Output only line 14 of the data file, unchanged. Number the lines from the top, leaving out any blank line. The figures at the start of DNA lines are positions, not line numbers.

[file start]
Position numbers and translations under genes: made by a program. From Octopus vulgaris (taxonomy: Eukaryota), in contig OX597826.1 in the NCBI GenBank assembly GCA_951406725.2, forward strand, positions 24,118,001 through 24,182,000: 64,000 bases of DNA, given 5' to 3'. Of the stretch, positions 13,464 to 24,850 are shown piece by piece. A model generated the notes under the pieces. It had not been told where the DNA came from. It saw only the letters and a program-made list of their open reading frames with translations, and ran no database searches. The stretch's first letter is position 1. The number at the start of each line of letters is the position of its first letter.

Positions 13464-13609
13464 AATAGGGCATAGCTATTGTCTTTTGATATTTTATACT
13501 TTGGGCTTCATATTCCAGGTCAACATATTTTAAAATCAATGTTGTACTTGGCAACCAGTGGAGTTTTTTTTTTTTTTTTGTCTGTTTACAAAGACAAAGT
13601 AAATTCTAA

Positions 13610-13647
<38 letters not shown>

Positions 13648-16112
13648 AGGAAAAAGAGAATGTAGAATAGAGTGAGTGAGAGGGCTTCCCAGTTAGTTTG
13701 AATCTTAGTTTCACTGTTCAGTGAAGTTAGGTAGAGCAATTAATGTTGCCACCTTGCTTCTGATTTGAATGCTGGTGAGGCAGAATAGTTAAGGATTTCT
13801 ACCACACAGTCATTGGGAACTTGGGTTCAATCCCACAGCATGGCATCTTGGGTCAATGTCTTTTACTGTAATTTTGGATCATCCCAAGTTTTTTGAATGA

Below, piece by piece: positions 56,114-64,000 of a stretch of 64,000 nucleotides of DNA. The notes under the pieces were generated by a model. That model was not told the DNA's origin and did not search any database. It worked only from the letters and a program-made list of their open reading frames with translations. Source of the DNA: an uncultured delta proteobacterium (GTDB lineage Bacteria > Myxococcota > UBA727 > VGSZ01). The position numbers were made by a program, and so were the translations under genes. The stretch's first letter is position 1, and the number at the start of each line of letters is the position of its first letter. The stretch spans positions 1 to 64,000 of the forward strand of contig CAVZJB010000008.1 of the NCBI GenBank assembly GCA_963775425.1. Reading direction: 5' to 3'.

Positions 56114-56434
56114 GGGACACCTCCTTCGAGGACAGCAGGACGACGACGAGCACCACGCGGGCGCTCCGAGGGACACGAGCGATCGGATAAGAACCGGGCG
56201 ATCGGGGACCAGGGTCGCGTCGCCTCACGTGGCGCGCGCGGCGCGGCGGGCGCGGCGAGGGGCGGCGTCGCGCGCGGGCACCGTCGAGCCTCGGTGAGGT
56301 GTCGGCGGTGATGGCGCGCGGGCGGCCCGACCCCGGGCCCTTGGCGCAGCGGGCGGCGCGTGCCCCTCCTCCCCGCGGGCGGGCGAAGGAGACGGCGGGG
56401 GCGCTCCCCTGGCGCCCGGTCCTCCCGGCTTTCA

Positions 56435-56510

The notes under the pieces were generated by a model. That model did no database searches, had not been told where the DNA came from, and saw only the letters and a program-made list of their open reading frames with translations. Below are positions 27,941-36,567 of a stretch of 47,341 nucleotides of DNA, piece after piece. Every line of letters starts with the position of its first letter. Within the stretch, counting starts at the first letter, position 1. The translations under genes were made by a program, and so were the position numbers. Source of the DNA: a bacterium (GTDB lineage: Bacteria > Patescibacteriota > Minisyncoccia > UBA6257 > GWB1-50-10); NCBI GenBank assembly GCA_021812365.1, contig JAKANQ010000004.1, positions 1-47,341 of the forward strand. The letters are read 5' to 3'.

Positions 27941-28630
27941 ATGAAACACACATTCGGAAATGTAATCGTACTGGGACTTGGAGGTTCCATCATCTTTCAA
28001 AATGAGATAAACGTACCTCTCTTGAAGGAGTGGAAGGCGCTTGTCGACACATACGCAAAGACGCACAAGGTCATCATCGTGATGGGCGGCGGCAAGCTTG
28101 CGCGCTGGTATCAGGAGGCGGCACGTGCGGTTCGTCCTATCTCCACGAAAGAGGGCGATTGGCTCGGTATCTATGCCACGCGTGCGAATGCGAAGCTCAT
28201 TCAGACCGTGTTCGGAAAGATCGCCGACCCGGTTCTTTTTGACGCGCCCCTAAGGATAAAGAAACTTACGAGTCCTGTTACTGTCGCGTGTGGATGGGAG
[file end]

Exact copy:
56114 GGGACACCTCCTTCGAGGACAGCAGGACGACGACGAGCACCACGCGGGCGCTCCGAGGGACACGAGCGATCGGATAAGAACCGGGCG